But not only are there a multiplicity of symptoms related to depression, but there are differing severities of depression. The least severe form of depression is Adjustment Disorder with Depressed Mood. This form of depression usually lasts less than 6 months with mild symptoms. Next is Dysthymia, which is a moderate, chronic depression. Dysthymia is characterized by a one to two year duration, not usually debilitating, and the amount of time an individual would be experiencing a depressed mood would be more than half their week (4 or more days out of 7). The most severe form of depression, Major Depressive Disorder, is distinctive because of the suffering individual’s crippling and chronic feeling of despair and hopelessness. Major Depressive Disorder is also the form of depression in which the sufferer is more likely to commit suicide.

Other forms of depression include Post-Partum Depression, which is experienced by fifteen to twenty percent of women who have recently given birth. This is a more severe form of the Baby Blues experienced by most women and can persist for up to a year. There is also Seasonal Affective Depression that is related to the amount of sunlight an individual can access due to the change of weather conditions; it is more prevalent in the winter months when there is less natural sunlight. The final form of depression is Pre-menstrual Dysphoric Disorder (PMDD). PMDD typically occurs one to two weeks before a woman’s menstruation begins and is a more severe form of depression that Pre-menstrual Syndrome (PMS).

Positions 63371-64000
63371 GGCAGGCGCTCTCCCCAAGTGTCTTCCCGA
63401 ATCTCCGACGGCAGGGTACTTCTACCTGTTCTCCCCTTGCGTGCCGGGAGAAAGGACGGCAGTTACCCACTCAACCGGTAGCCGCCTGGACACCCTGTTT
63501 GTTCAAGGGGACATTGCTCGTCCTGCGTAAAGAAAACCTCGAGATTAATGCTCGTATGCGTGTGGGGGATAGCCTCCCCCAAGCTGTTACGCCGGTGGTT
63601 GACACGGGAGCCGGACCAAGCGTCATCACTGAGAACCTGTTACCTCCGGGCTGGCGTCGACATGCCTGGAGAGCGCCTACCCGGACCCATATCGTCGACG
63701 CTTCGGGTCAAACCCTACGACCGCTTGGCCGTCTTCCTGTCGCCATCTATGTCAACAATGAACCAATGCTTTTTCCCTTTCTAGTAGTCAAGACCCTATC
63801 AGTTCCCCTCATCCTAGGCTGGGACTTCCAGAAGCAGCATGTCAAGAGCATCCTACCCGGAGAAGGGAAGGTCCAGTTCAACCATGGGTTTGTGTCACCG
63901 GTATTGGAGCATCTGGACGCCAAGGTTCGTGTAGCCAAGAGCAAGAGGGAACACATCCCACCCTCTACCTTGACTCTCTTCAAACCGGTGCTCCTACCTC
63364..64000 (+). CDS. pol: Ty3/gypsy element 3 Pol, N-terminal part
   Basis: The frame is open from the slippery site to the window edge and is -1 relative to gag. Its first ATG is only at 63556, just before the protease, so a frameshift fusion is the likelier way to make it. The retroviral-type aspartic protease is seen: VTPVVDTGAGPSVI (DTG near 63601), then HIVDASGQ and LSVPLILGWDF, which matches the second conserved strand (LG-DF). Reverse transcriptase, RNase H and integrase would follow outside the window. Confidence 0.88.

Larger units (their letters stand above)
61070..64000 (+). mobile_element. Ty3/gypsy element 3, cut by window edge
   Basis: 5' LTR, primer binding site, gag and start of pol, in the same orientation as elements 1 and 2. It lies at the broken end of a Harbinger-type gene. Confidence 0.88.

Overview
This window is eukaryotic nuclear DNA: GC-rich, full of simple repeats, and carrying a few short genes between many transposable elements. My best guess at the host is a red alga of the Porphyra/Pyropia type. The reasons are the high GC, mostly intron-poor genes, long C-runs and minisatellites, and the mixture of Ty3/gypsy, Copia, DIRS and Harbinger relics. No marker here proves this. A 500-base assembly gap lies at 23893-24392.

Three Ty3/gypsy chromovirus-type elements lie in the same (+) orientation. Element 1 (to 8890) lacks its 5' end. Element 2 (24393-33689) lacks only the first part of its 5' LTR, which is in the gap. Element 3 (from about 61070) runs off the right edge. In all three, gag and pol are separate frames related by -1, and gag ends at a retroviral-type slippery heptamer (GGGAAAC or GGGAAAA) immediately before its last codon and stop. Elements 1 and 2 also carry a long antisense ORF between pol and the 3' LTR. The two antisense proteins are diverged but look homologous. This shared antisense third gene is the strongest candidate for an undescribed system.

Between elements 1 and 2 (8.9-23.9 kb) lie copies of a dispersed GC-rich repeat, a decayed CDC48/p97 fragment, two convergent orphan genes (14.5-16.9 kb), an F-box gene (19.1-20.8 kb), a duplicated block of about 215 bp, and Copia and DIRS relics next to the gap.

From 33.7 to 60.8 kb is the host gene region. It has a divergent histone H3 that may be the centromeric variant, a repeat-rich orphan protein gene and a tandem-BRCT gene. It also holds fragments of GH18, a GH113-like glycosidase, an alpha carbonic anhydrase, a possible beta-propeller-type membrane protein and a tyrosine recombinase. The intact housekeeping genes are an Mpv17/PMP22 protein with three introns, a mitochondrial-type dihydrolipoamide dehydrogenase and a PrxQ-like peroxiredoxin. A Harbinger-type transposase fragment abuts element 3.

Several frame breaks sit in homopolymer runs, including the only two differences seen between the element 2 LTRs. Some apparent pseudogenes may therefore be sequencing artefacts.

Five Key Bible Passages

1. Colossians 3:2 – This passage reminds us of the importance of where our hearts, minds, and souls should be fixed. Desires for anything or anyone less than the One from above are desires for a counterfeit and will ultimately not satisfy our God-shaped, eternal cravings.

2. Romans 8:5-7 – This passage serves as a reminder of how we will live in accordance with the Spirit if our minds are fixed on the things of the Spirit. Conversely, if our minds are set on the things of the flesh than we will find ourselves living according to the flesh. One of the great temptations for a depressed person is to focus on things of the flesh (“My life feels empty.” “I have no real friends who understand what I am going through.” Etc.), which leads to darkness, despair, and even death. Rather, if their focus is on the things of the God Who has provided for them life, both now and in eternity, and will experience in some measure His peace in their life.